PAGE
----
Day 1 – 24 pages in the bank: America Was Promises


I actually read this around 3 times but I’m only counting pages once- ha! Such is the reading of a poem.

This long poem “America Was Promises” by Archibald MacLeish was published in 1939, which of course is the year when WWII started. I enjoy thinking about how this poem is written in the past tense–

Here is a page that I especially enjoyed — the question appears often in the poem, America was promises for whom? A question that I find myself asking more and more all these years later in 2018.

What is also interesting about this poem is that while the title is America Was Promises, within the poem he doesn’t say such– he writes America was always promises. The inclusion of always within but not the title seems significant to me.

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The poem starts off with lots of language about fruits and beauty, which also resonate with my idea of America. But quickly the poem shifts towards a darker, more violent view of the country– such as the above page 17. The last page is a condensery (Niedecker fans!) of the former twenty-odd pages:

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It’s a bit eerie how this resonates with some of the current sentiments in America– the word ‘brutally’ fits all too well in my current vision of this country. Ah, how history can appear to repeat itself before our eyes. And sadly, Archibald, I do believe this.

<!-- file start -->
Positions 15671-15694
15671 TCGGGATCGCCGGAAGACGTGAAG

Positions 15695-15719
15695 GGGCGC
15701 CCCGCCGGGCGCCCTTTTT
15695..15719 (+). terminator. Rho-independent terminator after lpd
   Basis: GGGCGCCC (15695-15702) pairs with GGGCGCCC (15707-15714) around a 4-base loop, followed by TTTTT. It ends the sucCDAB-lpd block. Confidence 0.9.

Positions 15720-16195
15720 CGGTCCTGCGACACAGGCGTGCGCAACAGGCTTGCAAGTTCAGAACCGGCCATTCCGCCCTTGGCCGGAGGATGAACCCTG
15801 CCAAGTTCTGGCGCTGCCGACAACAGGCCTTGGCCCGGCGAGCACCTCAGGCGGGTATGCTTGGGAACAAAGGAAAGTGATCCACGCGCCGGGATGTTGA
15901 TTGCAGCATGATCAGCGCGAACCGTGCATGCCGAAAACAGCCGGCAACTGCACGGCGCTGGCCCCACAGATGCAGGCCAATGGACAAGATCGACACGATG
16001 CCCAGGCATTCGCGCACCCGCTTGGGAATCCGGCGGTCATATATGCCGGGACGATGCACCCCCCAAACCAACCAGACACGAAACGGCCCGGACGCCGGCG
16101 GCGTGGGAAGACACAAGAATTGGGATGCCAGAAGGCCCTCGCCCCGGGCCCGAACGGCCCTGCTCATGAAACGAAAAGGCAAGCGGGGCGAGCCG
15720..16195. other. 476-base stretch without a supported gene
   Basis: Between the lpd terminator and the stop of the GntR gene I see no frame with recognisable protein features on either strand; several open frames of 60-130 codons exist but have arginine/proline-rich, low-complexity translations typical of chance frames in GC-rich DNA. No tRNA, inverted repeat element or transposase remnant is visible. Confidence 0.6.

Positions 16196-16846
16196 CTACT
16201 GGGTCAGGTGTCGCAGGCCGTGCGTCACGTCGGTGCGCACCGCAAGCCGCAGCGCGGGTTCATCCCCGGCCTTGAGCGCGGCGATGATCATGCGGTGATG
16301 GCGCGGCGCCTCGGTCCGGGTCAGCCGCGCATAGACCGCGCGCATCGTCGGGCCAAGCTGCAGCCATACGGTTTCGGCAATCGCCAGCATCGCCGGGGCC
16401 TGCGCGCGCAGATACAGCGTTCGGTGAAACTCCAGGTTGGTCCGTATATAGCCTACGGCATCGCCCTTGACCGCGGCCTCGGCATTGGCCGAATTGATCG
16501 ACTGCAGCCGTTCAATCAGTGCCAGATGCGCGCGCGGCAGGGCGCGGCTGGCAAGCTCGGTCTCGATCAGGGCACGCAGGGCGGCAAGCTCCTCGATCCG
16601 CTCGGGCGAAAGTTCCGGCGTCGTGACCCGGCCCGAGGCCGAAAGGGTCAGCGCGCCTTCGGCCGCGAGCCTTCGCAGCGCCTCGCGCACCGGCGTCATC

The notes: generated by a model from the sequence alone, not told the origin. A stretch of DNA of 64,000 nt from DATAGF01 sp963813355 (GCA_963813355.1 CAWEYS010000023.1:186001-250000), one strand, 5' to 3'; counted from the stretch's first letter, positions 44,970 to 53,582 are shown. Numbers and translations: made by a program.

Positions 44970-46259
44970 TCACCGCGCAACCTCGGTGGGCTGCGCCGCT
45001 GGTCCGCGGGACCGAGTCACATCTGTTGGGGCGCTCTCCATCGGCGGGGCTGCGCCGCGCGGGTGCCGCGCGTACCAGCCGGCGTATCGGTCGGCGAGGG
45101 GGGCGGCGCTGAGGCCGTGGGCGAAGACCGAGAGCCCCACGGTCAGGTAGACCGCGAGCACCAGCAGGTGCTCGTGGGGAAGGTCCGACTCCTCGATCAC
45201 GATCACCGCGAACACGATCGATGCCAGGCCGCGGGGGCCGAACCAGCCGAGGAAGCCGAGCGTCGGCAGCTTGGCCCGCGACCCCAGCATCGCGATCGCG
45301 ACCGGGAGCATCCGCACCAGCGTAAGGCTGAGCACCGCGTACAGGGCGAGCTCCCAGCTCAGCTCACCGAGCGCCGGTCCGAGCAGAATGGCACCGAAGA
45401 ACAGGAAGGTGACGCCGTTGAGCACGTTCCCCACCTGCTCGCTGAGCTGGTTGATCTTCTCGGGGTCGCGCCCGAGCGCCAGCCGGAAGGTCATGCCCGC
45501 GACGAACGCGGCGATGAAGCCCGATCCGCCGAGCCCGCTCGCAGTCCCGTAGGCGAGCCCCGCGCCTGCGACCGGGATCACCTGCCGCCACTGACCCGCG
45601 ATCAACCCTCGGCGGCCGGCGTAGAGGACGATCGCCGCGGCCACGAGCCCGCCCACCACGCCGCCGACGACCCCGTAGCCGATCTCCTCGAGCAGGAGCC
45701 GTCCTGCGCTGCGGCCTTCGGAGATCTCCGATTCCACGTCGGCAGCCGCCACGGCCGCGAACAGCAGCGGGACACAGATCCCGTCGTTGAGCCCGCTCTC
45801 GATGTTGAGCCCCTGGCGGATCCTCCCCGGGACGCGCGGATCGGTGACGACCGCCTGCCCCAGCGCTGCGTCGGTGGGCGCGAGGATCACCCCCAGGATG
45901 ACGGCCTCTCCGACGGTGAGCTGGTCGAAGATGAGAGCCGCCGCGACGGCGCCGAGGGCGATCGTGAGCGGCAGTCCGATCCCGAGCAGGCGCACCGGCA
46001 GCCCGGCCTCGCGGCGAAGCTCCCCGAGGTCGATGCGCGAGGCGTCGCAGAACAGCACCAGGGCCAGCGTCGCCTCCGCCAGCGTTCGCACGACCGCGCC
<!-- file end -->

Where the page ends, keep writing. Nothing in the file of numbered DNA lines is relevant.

3 comments on “Day 1 – 24 pages in the bank: America Was Promises”

  1. Yes, the word “brutally” made me wince. It is certainly getting harder and harder to reflect on the current state of our country.

    On another note, on page 17, I feel like he’s a man after my own heart: food first, then the loved ones. (Of course not taking in to account that likely it was the demoted girl who provided the dinner, but I’ll take my food-centric approach).

    Liked by 1 person

  2. Oh, yay, poetry! Thank you for letting us share these two pages. Did the imperative, “Believe,” and the present tense in “America is promises” both appear for the first time on that final page? That condensery is powerful.

    This poem definitely resonates today more than ever, I’m sorry to say.


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